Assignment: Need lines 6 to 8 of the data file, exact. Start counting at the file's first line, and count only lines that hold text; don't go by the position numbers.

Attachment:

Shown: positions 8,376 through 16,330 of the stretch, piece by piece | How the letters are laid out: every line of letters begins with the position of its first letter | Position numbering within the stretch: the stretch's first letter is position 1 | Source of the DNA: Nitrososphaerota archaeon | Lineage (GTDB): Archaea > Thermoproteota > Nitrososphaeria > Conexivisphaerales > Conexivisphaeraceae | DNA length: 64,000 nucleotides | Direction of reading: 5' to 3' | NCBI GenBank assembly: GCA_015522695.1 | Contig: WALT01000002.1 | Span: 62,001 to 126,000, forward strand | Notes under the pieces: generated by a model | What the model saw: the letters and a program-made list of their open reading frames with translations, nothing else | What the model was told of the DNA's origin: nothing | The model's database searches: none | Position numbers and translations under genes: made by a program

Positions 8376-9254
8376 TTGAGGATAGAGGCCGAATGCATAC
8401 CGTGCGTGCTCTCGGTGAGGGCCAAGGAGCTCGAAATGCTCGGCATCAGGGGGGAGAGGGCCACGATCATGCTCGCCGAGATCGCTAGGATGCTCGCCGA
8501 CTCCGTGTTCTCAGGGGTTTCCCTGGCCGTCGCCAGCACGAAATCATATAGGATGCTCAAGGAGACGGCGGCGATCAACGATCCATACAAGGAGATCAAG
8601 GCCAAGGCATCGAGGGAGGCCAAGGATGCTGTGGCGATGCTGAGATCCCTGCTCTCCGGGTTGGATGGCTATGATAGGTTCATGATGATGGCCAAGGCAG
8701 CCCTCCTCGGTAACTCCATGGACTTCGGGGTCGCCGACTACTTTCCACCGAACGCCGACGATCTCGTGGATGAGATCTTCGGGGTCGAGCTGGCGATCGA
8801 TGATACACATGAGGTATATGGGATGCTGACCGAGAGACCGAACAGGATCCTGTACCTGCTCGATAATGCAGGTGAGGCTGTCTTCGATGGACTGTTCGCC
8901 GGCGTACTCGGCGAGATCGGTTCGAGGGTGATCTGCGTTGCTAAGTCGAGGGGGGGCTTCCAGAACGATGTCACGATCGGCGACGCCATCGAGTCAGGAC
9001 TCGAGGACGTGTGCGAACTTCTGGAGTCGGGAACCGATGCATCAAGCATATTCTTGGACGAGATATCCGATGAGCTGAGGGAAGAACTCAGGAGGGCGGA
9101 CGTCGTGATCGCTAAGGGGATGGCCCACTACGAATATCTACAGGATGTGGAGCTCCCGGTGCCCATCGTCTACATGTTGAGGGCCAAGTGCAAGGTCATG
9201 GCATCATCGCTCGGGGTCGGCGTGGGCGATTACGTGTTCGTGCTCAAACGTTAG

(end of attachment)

8601 GCCAAGGCATCGAGGGAGGCCAAGGATGCTGTGGCGATGCTGAGATCCCTGCTCTCCGGGTTGGATGGCTATGATAGGTTCATGATGATGGCCAAGGCAG
8701 CCCTCCTCGGTAACTCCATGGACTTCGGGGTCGCCGACTACTTTCCACCGAACGCCGACGATCTCGTGGATGAGATCTTCGGGGTCGAGCTGGCGATCGA
8801 TGATACACATGAGGTATATGGGATGCTGACCGAGAGACCGAACAGGATCCTGTACCTGCTCGATAATGCAGGTGAGGCTGTCTTCGATGGACTGTTCGCC